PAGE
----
After Naina Devi Temple in the hills of Himachal Pradesh, our next destination was Anandpur Sahib which is just 12 kilometers away in the foothills while getting down from Naina Devi. The town has lots of childhood memories for me as my grand-parental house is situated very near to this town in the village Agampur Sahib. Till the time I moved to college, we would be spending our 2-month long summer vacations at our grand-parental house located here. At the same time, all our cousins will also descend down to the place and we all would have lots of fun together.
As that was the era when there were no Facebook, Instagram, Google and internet, the definition of fun meant going around the town, strolling through the market doing window shopping and if lucky enough to have some money in the pocket, then enjoying some delicacies from street vendors. Last but the most important part of these outings would be going to temples and gurudwaras. I still remember that once my grandmother took me to the town as she had to meet her friends. That day I had a blast as my grandma took me to many shops and was generous to let me enjoy the delicacies.
Over the years, I visited the town market as well as Gurudwara many times along with my cousins. On none of those occasions, I could take any pictures as a camera used to be an expensive item and a luxury to afford. None of us nor anyone in our close circle possessed the camera. One of the purposes of my current visit was to take the pictures of the place as well as explore the rich history albeit from a different angle.
Gurudwara Shri Keshgarh Sahib is also known as "Takht Shri Keshgarh Sahib" and is one of the five highest holy Sikh institutions in India. The city of Anandpur Sahib was originally created in 1665 by Guru Teg Bahadur as Chak Nanaki. His son and the tenth guru, Guru Gobind Singh ji, added greatly to the city's size and gave it the new name of the City of Bliss (Anandpur).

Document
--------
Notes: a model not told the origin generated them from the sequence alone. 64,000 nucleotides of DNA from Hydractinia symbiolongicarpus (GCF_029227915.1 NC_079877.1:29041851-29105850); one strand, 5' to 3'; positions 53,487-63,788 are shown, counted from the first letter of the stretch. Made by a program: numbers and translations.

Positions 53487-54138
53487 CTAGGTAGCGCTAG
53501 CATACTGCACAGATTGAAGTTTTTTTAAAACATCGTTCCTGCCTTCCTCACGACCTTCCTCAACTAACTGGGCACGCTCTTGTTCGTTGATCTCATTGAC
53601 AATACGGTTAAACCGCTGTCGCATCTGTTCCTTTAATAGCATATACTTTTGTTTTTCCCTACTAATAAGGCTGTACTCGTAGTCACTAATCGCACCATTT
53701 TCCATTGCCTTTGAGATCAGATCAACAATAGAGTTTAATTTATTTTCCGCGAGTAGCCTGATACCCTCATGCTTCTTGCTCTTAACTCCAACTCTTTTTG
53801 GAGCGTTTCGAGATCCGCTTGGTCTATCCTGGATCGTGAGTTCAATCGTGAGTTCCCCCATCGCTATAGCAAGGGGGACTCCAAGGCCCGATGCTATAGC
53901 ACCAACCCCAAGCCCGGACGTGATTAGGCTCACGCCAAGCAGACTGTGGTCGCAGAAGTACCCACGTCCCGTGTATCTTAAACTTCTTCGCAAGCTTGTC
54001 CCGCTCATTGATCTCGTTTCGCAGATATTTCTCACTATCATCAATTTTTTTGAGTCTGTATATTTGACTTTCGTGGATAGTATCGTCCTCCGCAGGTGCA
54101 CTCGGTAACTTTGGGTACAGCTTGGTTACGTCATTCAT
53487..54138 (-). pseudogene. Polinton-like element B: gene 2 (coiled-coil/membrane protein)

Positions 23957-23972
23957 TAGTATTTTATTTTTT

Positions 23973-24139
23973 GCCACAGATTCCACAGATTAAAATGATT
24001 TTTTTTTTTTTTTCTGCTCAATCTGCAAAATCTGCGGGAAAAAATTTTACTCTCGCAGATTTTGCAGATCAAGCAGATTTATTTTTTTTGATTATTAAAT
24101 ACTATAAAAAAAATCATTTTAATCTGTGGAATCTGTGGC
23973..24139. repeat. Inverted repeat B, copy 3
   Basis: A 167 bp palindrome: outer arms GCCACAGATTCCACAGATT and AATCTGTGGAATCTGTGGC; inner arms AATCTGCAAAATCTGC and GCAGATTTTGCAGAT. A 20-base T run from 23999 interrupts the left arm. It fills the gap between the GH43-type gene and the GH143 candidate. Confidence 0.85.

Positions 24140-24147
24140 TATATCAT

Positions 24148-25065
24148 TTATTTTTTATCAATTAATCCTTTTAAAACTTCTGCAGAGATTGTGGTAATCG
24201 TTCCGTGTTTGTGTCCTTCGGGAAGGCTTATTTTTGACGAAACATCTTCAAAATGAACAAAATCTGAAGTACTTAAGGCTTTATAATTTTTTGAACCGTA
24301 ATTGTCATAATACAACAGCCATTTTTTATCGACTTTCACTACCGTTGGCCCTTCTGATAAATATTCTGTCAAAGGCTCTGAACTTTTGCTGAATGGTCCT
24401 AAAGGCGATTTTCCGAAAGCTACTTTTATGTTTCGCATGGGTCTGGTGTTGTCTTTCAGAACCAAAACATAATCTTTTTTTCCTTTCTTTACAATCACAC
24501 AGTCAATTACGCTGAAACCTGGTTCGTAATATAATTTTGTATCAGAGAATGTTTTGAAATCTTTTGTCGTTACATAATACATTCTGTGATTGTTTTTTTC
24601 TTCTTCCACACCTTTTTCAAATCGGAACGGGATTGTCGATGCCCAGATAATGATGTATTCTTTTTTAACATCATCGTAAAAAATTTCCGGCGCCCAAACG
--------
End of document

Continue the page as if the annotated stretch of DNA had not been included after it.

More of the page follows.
Anandpur Sahib is the birthplace of the Khalsa religion. In 1699, Guru Gobind Singh ji sent invitations or letters of authority (hukmanamas) to his followers throughout the Indian sub-continent and asked them to gather at Anandpur Sahib on March 30, 1699, the day of Vaisakhi.
Guru Gobind Singh addressed the congregation from the entryway of a tent that was pitched on a hill (now called Keshgarh Sahib). He took out his sword and asked for a volunteer who was willing to sacrifice his head for the noble cause of the sect and for Guru. No one answered his first or second call but on the third call, a person called Daya Ram (later known as Bhai Daya Singh) came forward and offered his head to the Guru. Guru Gobind Singh took the volunteer inside the tent, and emerged shortly, with blood dripping from his sword. He then asked for another volunteer for sacrifice. One more volunteer came forward, and entered the tent with him. The Guru again emerged with blood on his sword. The same process happened three more times.
After doing the same five times, all the five volunteers came out of the tent. They were all unharmed. These five, who were willing to sacrifice their lives for their Guru, were called Panj Pyare ("the five beloved ones"). These five volunteers were: Daya Ram (Bhai Daya Singh), Dharam Das (Bhai Dharam Singh), Himmat Rai (Bhai Himmat Singh), Mohkam Chand (Bhai Mohkam Singh), and Sahib Chand (Bhai Sahib Singh). He then proclaimed that the Panj Pyare would be the embodiment of the Guru himself: he said whenever and wherever five baptized (Amritdhari) Sikhs come together, the Guru would be present. All those who receive Amrit from five baptized Sikhs will be infused with the spirit of courage and strength to sacrifice. Thus with these principles he established Panth Khalsa.
It is believed that every new member of the Khalsa panth is the citizen of Anandpur Sahib and their birthplace is the Keshgarh Sahib. With this history in mind, we headed straight for Gurudwara. I had wanted to see the place and connect the dots with history.
Since it was not a holiday, we did not face long queues. On holidays or on festivals, it is usual to find rush of devotees at the place. Within no time we reached the darbar sahib. On the way, we saw the inscription at the entrance which detailed the history of the place. The kirtan was going on at the sanctorium. There were armaments of Guru Gobind Singhji on display. After being inside for about 15 minutes, we came out and headed for Langar (the community meal).
If you are interested in exploring history and especially the religious history of the world, then a visit to Gurudwara Keshgarh Sahib is a must.
Anandpur sahib is well connected with rail, road and air connection. Nearest big city is Chandigarh which is about 100 km away. There are direct flights from Delhi, Mumbai, Bengaluru, Chennai, Hyderabad and Srinagar. Direct flights are expected to start soon connecting Chandigarh with Dubai. There are direct trains from Delhi. The road connecting Anandpur Sahib with Chandigarh is very good and it takes less than two hours to reach.